1 March, 2019- The Hindu
Combining illustrations and radio recordings, Sarnath Banerjee’s new exhibit is a fictional account of a Mumbai we don’t see.
In the central hall of Dr Bhau Daji Lad (BDL) Museum in Mumbai, is a giant panel featuring Thomas Browne, an English polymath from the 17th century, and naturalist Charles Darwin (a nod to Sarnath Banerjee’s former works and BDL’s previous life as a museum of natural history). Upstairs, in a room with chiaroscuro lighting, is a cabinet filled with an assortment of strange, even macabre, objects — from a man’s head and an ancient sword to a book on Arabic surgeries. Interspersed are sound installations, narrating fictional, often horrifying, tales. The Berlin-based artist and graphic novelist’s first museum solo, Spectral Times, combines text, illustration and a ‘radio’ component to create an exhibition that is simultaneously elaborate and eerie.
Installed amidst BDL’s collection, with items pulled from its archives to complement his work, Banerjee describes the exhibit, which opened last weekend, as a ghost story. “As I see it, ghosts are a revisiting of incomplete speech. No matter what actions you have justified with your intelligence — murder, caste-based politics, lynching — they come back to remind us of how things are. We need ghost stories for our contemporary times because that is the real commentary,” says the 46-year-old.
An alternate reality
Curated by Tasneem Zakaria Mehta, Managing Trustee of BDL, with assistant curator Himanshu Kadam, the exhibition is part of the museum’s decade-long series, Engaging Traditions, which invites contemporary artists to engage with its archives and history. This time around, the result is an uncanny ‘enchanting’ of the space and its artworks, with a few nods to Banerjee’s new book, Doab Dil, and everyone’s favourite protagonist, Digital Dutta — the scrawny, helmet-haired North Kolkata gentleman who appears in many of his stories, starting from his first, Corridor.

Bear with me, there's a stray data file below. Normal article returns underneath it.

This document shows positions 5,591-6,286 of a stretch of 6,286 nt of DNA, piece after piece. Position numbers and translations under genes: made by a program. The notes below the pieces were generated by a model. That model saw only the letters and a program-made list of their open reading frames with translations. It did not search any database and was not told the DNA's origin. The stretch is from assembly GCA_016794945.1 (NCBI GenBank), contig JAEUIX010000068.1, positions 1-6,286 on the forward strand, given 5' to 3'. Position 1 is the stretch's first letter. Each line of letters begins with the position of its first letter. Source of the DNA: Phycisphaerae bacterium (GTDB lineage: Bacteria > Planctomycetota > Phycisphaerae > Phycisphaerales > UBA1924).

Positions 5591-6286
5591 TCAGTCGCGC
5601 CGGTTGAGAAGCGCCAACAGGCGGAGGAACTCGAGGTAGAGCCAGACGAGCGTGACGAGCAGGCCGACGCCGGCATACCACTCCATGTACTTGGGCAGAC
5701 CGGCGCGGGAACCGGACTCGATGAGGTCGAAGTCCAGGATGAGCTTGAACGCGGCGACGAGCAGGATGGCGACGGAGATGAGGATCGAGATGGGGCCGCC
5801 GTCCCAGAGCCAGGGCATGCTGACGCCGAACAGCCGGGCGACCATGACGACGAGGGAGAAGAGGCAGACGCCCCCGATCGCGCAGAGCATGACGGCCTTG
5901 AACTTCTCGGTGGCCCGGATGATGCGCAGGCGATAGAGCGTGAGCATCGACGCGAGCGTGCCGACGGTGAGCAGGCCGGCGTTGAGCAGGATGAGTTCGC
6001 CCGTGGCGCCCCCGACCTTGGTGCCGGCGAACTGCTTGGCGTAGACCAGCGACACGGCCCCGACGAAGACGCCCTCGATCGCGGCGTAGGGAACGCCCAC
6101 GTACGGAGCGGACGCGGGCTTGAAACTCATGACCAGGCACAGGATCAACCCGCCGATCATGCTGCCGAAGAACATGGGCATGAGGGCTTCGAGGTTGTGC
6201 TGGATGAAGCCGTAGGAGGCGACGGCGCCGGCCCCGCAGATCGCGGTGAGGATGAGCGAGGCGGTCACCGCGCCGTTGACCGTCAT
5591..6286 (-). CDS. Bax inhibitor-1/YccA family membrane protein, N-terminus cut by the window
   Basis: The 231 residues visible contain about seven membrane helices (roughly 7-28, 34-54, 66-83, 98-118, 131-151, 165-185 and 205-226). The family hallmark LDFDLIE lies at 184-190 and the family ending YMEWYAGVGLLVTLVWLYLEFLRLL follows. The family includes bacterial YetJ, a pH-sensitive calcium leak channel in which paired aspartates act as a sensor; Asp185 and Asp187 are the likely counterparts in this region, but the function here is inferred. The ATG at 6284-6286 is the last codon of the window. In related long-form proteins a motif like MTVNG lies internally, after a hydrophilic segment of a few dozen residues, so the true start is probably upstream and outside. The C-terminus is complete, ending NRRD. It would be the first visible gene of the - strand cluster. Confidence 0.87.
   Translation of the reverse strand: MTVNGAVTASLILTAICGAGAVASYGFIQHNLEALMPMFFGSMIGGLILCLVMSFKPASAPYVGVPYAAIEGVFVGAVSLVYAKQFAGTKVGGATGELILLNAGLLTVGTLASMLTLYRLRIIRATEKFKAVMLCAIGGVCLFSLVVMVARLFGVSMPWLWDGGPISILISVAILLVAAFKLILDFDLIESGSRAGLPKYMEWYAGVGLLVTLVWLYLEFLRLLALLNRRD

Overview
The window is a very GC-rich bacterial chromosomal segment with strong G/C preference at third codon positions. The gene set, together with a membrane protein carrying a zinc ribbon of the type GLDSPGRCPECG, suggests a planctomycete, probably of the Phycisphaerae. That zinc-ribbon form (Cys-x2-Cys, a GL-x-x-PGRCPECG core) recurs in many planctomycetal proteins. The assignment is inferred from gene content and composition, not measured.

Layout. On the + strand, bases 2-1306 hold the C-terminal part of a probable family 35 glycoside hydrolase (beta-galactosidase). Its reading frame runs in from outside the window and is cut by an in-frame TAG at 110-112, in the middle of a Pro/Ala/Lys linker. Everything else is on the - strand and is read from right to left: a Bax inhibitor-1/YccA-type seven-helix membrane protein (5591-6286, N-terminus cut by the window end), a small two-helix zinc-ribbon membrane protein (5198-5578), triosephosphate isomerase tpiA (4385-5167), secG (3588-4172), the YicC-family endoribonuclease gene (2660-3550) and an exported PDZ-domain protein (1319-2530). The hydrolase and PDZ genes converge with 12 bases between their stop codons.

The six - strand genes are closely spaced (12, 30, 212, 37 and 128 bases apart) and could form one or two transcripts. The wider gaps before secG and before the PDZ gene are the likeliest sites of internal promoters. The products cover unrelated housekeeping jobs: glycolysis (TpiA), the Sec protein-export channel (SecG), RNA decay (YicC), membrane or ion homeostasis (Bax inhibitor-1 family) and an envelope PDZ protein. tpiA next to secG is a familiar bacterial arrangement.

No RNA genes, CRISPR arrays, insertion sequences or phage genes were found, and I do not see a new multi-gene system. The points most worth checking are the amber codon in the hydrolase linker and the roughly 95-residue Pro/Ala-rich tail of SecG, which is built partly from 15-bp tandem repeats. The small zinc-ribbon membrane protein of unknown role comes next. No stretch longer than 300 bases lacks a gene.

“What I love about Sarnath’s work is his ability of looking at reality at a tangent,” says Mehta, speaking of the show’s intent to explore ‘storytelling’ as a medium by working with narrative, visuals, sound and performance. She considers Spectral Times akin to a modern-day fairytale, though with anomalous endings.
Banerjee, however, would like to think of it more as a news periodical on Mumbai, edited by a fictional fact-checker, Barjis Bahri. “They’re all imaginary interviews with people who’ve allegedly had otherworldly experiences. And these experiences are like ‘post-truths’,” he says. While he originally intended to use documentary interviews he had done with historians, anthropologists and conservationists in Mumbai, he felt the need to create stories around them, to bring in notes of the ‘spectrality’ he wanted. Like Shehri Adamkhor. The interview of the former Delhi boy (which you can listen to in the room of curiosities) begins with the anxiety of shifting cities, and ends with him telling Bahri about his cannibalistic inclinations. In another story, Fidaly Mansion, every memory of every haunted house you’ve known is reprised, but with subtexts of communal tension.
Banerjee’s new book, Doab Dil, is a treatise on the mundane and the far-away. It came about after he found himself engaging with non-fiction writing, from Rebecca Solnit’s Wanderlust to Indian historian Vedica Kant’s book on the rarely explored stories of Indian soldiers during the First World War. In 11 poetic chapters, of what he calls “an archive of my readings around nature”, he contemplates everything from gardens and their importance in society, to walking, peregrine falcons and Japanese print-making.
Banerjee’s interest in working with locational histories runs through much of his work — from Corridor, which engages the heart of Lutyens Delhi through the eyes of a streetside bookseller, or The Barn Owl’s Wondrous Capers, where an alternative history of Kolkata is told through a series of fascinating characters. “My politics is always insidious; I don’t like direct activism,” he says.
But why Mumbai? “It has an easy modernity. However, despite all its cosmopolitanism, it is also a cop-out. Divisive conservative politics, hyper-locality and identity politics took over so quickly, and the push-back by the ‘gentle civil society’ wasn’t really great,” he says, highlighting how the idea of a metropolitan city of dreams is fast eroding and being replaced with a sense of unease.
The subject also lent itself to radio recordings, besides his minimalist sketches. “We get our stories from a single medium nowadays, mostly video. But as a thinking person in this over-saturated world of visuals, radio allows you to imagine the whole scenario. And the rendition is yours, without any of the editing that video would bring in,” he says. Somewhere in the near future, he hopes to open radio salons, where people can sit down and listen to various pieces because “storytelling is important, and I like the magic of it”.